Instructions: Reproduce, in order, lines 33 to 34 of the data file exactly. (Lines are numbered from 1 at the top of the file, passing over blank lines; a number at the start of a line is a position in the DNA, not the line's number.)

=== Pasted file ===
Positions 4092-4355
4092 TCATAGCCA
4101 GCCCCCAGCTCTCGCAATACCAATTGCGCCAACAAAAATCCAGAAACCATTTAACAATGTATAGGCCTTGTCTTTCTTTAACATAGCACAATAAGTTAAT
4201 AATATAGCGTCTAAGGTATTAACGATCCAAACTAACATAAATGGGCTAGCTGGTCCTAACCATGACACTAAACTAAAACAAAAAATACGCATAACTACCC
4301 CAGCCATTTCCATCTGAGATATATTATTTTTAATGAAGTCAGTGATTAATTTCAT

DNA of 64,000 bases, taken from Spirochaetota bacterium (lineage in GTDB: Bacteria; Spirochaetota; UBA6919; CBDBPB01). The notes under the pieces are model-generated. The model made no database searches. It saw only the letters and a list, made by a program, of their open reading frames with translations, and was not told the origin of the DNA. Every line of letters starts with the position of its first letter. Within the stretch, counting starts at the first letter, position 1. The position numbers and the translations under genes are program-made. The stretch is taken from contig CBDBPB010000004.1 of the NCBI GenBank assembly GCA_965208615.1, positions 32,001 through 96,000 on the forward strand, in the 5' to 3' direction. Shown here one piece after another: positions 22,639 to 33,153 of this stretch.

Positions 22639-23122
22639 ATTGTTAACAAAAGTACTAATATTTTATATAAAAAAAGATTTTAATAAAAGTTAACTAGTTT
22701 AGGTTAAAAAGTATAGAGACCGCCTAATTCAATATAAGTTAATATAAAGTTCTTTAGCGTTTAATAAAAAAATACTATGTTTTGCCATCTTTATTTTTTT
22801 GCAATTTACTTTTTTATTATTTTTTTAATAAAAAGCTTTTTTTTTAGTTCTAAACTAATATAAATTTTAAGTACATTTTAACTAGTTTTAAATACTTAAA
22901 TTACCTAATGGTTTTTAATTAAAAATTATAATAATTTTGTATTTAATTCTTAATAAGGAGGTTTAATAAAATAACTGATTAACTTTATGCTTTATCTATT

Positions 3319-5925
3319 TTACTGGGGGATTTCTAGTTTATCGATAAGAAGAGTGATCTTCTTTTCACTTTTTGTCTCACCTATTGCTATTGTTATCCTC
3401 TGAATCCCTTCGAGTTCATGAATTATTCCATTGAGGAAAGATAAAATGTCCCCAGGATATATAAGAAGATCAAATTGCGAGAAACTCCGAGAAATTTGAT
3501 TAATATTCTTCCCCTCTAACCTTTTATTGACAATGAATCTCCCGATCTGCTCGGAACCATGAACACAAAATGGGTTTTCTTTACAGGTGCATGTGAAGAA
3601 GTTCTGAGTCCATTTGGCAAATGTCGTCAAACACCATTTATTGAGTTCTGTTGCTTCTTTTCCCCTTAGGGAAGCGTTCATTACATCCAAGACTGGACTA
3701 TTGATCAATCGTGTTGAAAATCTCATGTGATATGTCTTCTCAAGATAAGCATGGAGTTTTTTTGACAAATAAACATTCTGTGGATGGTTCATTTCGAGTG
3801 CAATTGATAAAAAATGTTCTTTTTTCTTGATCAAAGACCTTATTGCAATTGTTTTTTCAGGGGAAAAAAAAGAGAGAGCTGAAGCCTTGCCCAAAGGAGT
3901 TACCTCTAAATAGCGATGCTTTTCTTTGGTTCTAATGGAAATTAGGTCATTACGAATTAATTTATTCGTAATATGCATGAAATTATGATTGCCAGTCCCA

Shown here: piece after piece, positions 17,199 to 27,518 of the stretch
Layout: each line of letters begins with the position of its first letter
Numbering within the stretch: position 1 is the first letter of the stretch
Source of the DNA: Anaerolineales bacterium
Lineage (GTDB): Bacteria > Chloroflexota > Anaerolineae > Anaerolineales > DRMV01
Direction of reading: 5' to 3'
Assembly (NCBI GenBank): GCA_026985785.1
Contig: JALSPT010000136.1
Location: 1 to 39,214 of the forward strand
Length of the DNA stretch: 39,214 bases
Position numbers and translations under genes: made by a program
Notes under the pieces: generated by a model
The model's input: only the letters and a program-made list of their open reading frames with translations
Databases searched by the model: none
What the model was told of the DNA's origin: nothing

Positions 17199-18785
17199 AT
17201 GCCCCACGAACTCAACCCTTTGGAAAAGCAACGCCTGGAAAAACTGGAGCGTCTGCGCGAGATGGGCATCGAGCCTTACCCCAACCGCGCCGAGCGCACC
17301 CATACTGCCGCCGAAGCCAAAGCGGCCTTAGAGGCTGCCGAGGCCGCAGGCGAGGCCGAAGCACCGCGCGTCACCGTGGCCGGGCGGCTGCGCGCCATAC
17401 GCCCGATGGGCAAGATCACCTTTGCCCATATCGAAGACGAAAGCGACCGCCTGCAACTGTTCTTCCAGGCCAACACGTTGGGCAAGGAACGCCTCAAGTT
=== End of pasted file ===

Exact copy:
Databases searched by the model: none
What the model was told of the DNA's origin: nothing